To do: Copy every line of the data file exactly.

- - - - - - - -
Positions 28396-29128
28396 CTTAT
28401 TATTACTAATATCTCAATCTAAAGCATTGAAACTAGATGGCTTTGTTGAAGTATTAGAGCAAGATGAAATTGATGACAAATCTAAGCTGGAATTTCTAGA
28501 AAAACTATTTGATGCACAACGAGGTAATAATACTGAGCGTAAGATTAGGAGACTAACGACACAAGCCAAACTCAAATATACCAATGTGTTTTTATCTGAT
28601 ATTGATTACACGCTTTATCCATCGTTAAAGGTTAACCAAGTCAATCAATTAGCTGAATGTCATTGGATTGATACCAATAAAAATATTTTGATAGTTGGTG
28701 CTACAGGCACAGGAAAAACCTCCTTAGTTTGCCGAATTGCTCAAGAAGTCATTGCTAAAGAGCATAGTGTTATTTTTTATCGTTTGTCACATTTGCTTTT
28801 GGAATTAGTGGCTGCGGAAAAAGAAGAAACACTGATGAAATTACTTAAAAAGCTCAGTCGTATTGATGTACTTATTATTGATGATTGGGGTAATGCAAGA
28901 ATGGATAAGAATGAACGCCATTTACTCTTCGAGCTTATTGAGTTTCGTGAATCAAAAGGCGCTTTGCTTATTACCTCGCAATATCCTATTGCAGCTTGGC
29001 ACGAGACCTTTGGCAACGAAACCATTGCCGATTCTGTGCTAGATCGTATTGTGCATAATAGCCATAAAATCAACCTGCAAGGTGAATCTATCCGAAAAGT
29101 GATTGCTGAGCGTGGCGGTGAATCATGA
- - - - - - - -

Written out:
Positions 28396-29128
28396 CTTAT
28401 TATTACTAATATCTCAATCTAAAGCATTGAAACTAGATGGCTTTGTTGAAGTATTAGAGCAAGATGAAATTGATGACAAATCTAAGCTGGAATTTCTAGA
28501 AAAACTATTTGATGCACAACGAGGTAATAATACTGAGCGTAAGATTAGGAGACTAACGACACAAGCCAAACTCAAATATACCAATGTGTTTTTATCTGAT
28601 ATTGATTACACGCTTTATCCATCGTTAAAGGTTAACCAAGTCAATCAATTAGCTGAATGTCATTGGATTGATACCAATAAAAATATTTTGATAGTTGGTG
28701 CTACAGGCACAGGAAAAACCTCCTTAGTTTGCCGAATTGCTCAAGAAGTCATTGCTAAAGAGCATAGTGTTATTTTTTATCGTTTGTCACATTTGCTTTT
28801 GGAATTAGTGGCTGCGGAAAAAGAAGAAACACTGATGAAATTACTTAAAAAGCTCAGTCGTATTGATGTACTTATTATTGATGATTGGGGTAATGCAAGA
28901 ATGGATAAGAATGAACGCCATTTACTCTTCGAGCTTATTGAGTTTCGTGAATCAAAAGGCGCTTTGCTTATTACCTCGCAATATCCTATTGCAGCTTGGC
29001 ACGAGACCTTTGGCAACGAAACCATTGCCGATTCTGTGCTAGATCGTATTGTGCATAATAGCCATAAAATCAACCTGCAAGGTGAATCTATCCGAAAAGT
29101 GATTGCTGAGCGTGGCGGTGAATCATGA